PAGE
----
Electrifying demand: Increasing zero emission vehicle adoption in Vancouver

Date created: 
Zero emission vehicles
Renewable energy
Municipal government

Light duty vehicles account for approximately one-third of Vancouver’s annual greenhouse gas emissions. To reduce these emissions, Vancouver has committed to transition to 100 percent renewable energy for all light duty transportation in the city by 2050. However, the cost difference between zero emission vehicles and the dominant internal combustion engine is identified as a barrier to adoption for many consumers. This study examines how municipal policy can minimize this difference. Key considerations are identified through interviews with experts and a jurisdiction scan of three cities. Four policy options are assessed against criteria of effectiveness, public acceptability, government cost, and administrative complexity. An education campaign and discounted parking are recommended for immediate implementation, and further analysis should be done on the development of a toll zone. At the same time, mode-shifting away from private vehicles to active transportation and public transit should remain a top policy priority.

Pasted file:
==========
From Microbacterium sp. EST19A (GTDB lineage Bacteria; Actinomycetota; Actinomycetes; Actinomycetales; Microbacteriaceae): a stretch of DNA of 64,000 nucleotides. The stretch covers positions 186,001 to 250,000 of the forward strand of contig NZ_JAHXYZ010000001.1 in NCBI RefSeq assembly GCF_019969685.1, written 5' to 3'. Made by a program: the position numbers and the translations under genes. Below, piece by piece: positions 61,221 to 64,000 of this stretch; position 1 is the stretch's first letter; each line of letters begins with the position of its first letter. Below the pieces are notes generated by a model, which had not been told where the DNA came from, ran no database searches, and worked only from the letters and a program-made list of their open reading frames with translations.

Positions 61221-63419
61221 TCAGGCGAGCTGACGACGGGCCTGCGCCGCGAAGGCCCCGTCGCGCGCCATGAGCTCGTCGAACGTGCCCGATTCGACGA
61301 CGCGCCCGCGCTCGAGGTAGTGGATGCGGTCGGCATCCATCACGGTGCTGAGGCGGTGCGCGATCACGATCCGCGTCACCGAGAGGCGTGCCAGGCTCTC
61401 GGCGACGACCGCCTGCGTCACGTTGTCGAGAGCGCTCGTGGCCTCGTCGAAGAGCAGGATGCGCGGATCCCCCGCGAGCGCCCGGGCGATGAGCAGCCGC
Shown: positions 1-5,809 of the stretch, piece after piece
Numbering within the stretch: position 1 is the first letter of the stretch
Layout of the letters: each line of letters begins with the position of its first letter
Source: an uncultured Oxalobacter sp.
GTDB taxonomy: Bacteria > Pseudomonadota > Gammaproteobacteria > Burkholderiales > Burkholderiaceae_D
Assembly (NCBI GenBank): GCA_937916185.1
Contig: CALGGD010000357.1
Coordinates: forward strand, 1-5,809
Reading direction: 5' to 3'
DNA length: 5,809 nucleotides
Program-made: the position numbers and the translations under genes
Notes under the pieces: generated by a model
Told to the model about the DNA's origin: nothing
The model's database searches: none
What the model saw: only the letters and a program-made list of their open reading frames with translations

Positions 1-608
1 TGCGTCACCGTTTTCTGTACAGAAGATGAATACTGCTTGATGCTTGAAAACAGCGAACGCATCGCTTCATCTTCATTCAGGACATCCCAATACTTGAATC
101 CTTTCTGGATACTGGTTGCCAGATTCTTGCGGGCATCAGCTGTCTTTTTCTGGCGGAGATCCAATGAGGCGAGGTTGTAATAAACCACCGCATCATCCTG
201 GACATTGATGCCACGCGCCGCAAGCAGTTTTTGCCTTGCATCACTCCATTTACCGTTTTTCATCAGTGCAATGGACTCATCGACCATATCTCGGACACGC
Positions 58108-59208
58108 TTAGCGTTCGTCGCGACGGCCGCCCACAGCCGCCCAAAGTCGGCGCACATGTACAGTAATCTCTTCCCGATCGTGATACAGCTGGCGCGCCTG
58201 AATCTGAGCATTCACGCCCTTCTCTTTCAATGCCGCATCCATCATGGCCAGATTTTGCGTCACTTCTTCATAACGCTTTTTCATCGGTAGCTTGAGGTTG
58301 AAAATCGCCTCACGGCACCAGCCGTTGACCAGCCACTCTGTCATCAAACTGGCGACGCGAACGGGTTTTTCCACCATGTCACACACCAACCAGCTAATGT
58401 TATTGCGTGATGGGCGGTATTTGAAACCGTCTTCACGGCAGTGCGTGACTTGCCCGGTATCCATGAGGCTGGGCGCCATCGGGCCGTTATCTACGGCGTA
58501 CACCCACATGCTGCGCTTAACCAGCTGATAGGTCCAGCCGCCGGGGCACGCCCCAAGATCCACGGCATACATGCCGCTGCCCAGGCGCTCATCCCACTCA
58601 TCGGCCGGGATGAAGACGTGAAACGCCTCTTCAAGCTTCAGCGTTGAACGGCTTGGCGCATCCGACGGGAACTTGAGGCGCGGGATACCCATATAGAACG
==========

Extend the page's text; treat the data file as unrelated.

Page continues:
Document type: 
Graduating extended essay / Research project
This thesis may be printed or downloaded for non-commercial research and scholarly purposes. Copyright remains with the author.
Senior supervisor: 
Doug McArthur
Arts & Social Sciences: School of Public Policy
Thesis type: 
(Project) M.P.P.